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Gov. Walker defies protesters on lame-duck session at tree-lighting ceremony

By SCOTT BAUER and TODD RICHMOND, Associated Press

MADISON, Wis. (AP) — Demonstrators booed outgoing Wisconsin Gov. Scott Walker on Tuesday at a Christmas tree-lighting ceremony, drowning out a high school choir with their own songs in protest of a Republican effort to gut the powers of Walker's Democratic successor.

The governor, wearing a Santa tie, appeared unfazed as he flipped the switch while one protester shouted "Hey Walker! Go home!" He left without taking questions from reporters about the bills being considered by the rare lame-duck legislative session. Walker, who has signaled support for the measures, later tweeted that he "can handle the shouts," but he urged protesters to "leave the kids alone."

Democrats have derided the lame-duck lawmaking as a cynical attempt to preserve power after Walker's re-election loss last month.

"If he wanted to put a stop to this, he could," said Russ Hahn, a 53-year-old attorney holding a sign that said "GOP Grinch Steals Democracy."

The fact that Walker was making no attempt to halt the effort "clearly indicates he wants to be able to control things outside the governor's office for the next four or eight years," Hahn said.

Later Tuesday, the public was ordered removed from Senate galleries after repeated warnings to be quiet. Spectators shouted "Shame!" and hurled complaints at senators, temporarily halting debate, as they walked out under police escort. Less than an hour later, Republicans said they would let people back in.

Walker burst onto the national political scene in 2011 with an aggressive anti-union agenda. Many of the same protesters who confronted him then returned to the Capitol on Tuesday — albeit in far fewer numbers. Protests reached 100,000 in 2011, but only a few dozen were on hand Tuesday.

Democrats vowed to do all they could to stop the measures, which would weaken both Democratic Gov.-elect Tony Evers and Attorney General-elect Josh Kaul.

Some hinted at filibusters or legal challenges and called the lame-duck session "illegitimate." Former Democratic attorney general and Gov. Jim Doyle said the moves were unconstitutional.

Never in Wisconsin history "has an extraordinary session been used to deny the will of the people and take away powers from the newly elected governor and newly elected attorney general," Democratic Rep. Chris Taylor said.

Meanwhile, Republican lawmakers met behind closed doors ahead of separate Assembly and Senate votes to send the bills to Walker.

A GOP-controlled committee approved the measures late Monday after a nine-hour public hearing where only one person testified in support of one provision. The panel rejected a proposal to move the 2020 presidential primary date from April to March amid nearly unanimous opposition from the state's local election clerks.

"The people aren't asking for this," Taylor said during the hearing. "You did not run on this. You didn't tell people you would do everything in your power to take away the power of a newly elected governor and attorney general. You rig the system when you win, and you rig the system when you lose."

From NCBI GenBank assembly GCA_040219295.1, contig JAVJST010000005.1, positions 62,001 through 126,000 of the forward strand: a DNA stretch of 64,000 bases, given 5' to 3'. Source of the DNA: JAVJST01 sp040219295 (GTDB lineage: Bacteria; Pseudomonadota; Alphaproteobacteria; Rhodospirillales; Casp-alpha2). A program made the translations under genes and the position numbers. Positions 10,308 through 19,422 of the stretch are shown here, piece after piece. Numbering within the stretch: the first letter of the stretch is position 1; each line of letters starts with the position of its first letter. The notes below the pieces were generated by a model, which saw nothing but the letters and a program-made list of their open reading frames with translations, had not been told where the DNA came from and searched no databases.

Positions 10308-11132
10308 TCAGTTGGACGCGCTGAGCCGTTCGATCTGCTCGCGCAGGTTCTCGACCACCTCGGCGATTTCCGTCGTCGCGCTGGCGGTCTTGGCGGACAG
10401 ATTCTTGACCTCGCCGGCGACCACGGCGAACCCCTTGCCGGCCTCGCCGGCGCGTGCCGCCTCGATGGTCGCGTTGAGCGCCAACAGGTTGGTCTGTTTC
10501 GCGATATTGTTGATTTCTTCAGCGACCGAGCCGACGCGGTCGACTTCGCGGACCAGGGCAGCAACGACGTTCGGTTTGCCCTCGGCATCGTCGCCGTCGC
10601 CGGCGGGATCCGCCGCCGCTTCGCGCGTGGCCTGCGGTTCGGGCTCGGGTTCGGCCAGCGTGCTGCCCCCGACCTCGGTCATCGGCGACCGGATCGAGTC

Republican Rep. John Nygren, co-chairman of the committee, downplayed the proposals and said the goal was to establish balance in power between the Legislature and governor. Nygren said it was a positive step that would "bring us together to solve the problems of the state."

The protests this year paled in comparison to 2011, when tens of thousands of people descended on the Capitol to oppose Walker's anti-union agenda for weeks. Senate Democrats fled to Illinois, and Assembly Democrats filibustered for 60 straight hours in an unsuccessful attempt to stop Walker's changes.

Republicans were poised Tuesday to complete their work much more quickly, even as Democratic Minority Leader Gordon Hintz refused to agree on time limits for debate.

Evers called the unusual lame-duck session "rancor and politics as usual." The last lame-duck session in Wisconsin was in 2010, when Democrats tried unsuccessfully to enact labor agreements.

The sweeping measures to bolster Republican legislative power come after North Carolina took similar steps two years ago. Michigan Republicans are also discussing taking action before a Democratic governor takes over there.

The proposals in Wisconsin would weaken the governor's ability to put in place rules that enact laws and shield the state jobs agency from his control. Republicans also want to limit early voting to no more than two weeks before an election.

Other measures would weaken the attorney general's office by allowing Republican legislative leaders to intervene in cases and hire their own attorneys. A legislative committee, rather than the attorney general, would have to sign off on withdrawing from federal lawsuits.

That would stop Evers and Kaul from fulfilling their campaign promises to withdraw Wisconsin from a multi-state lawsuit seeking repeal of the Affordable Care Act. They made opposition to that lawsuit a central part of both of their campaigns.

Opponents have said many of the changes will likely be challenged in court, a process that could create even more gridlock in state government next year.

"This legislation is an effort to undermine the results of the elections we just had for governor and for attorney general," Kaul told reporters Tuesday. "The state is going to be mired in litigation in 2019."

If so, that will be for Evers and Kaul — not Walker — to deal with.

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